First airing in 2005, Avatar: The Last Airbender was a dazzling depiction of power and balance. Viewers watched Avatar Aang and his friends as they tried to navigate adolescence against the backdrop of a devastating war. As they traveled, the gang mastered their bending, took on enemy forces, and got to know citizens from all walks of life.
Aang had a lot to learn before he was ready to save anyone; however, in the nearly 15 years since Avatar aired, the life lessons Aang and ‘team Avatar” learned are still relevant and true. Here are 10 of the top life lessons from Avatar: The Last Airbender that are still relevant today.
10 Even the worst of people are still people
Azula was one of the most hated animated villains of early 2000’s TV. Princess of the Fire Nation and sister to Prince Zuko, Azula was a powerhouse of magnificent bending and sadistic evil. While we watched Zuko search for the light in himself, Azula was more than happy to embrace the darkness. In Season 3's "The Beach" episode, viewers see a different side of Azula. When she attends a party thrown by civilian members of the Fire Nation, Azula’s typical self-confidence goes out the window.
Strangely, we sympathize with Azula as she tries and fails to fit in with kids her own age. Her attempts at flirtation and small talk are horrible, revealing Azula to be just as isolated as Zuko, if not more so. The episode pulls off an amazing feat by making a bloodthirsty tyrant feel as human as any other character. It’s a well-crafted reminder to the viewer that even the worst of humans are, at their core, still human.
9 Everyone’s talents are useful
Surrounded by powerful benders, Sokka of the Southern Water Tribe is a warrior with a lot to prove. Sokka struggles with feeling ordinary in several episodes. Sokka feels useless without his weapons, especially since the rest of the team are among the most powerful benders in the world. This, of course, is not true.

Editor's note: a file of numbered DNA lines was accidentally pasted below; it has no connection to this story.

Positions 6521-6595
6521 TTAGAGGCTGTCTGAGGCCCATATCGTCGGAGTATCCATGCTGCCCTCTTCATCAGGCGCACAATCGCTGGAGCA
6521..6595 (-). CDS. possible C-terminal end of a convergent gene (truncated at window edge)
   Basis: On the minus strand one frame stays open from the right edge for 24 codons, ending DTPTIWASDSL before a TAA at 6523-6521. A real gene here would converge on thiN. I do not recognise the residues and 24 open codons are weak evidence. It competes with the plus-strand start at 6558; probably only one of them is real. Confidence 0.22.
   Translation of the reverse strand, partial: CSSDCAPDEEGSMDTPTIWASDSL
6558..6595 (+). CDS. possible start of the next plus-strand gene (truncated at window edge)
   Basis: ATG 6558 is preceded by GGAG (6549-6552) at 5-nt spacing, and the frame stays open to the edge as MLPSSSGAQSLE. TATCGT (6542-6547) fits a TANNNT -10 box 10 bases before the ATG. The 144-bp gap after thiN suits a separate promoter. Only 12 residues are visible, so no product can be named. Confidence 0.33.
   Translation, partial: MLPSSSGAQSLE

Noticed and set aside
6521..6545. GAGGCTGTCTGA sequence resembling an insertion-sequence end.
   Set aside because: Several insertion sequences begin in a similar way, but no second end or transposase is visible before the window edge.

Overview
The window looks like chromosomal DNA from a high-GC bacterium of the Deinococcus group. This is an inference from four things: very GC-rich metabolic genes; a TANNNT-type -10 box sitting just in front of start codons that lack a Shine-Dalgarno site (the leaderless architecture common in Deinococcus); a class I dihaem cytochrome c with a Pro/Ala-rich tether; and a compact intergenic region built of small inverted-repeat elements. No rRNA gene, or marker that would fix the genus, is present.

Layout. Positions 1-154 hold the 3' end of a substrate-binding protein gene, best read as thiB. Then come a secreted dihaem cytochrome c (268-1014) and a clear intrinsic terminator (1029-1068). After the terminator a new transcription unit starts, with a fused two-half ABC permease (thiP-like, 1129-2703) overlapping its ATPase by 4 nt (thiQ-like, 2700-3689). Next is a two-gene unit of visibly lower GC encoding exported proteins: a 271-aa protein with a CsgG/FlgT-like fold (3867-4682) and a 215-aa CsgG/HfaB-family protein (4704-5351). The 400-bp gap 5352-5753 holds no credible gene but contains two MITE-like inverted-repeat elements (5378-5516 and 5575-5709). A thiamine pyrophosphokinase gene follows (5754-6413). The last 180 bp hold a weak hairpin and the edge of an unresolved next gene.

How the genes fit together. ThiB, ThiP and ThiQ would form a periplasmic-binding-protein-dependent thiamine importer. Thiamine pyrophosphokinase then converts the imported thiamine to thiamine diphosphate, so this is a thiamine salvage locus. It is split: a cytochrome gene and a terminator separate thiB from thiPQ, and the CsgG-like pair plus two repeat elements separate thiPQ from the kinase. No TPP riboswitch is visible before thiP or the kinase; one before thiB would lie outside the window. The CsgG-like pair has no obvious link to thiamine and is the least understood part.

Throughout the series, Sokka proves to be an excellent military strategist and relentless fighter. His corny jokes are also key to keeping Team Avatar’s moral afloat. Sokka initially believes he cannot measure up but later realizes he is an important member of the team for the unique skills he brings.
8 You are responsible for who you are
This theme plays out in several storylines of the Avatar universe. Prince Zuko changes his purpose in life and defies his family because he knows it’s the right thing to do. Aang refuses to kill the Fire Lord, even though it’s what everyone wants and expects of him.
Katara refuses to ignore her conscience and become a blood bender, even though it would be a great tool against her enemies. In all of these examples, we see characters take responsibility for the role they play in the world, even if it means going against the role expected of them. They try to do what they believe is right, recognizing that their choices are in their own hands- no matter what others may think.
7 Practice forgiveness
War breeds loss. It’s a life lesson most face in one way or another. In Season 2's "The Earth King," Katara is trapped in a cave with Zuko. The Fire Nation Prince is in the midst of an inner metamorphosis, but Katara only sees him as the dangerous figure that has hunted friends. Crucially, he represents an extension of the nation that murdered her mother in cold blood.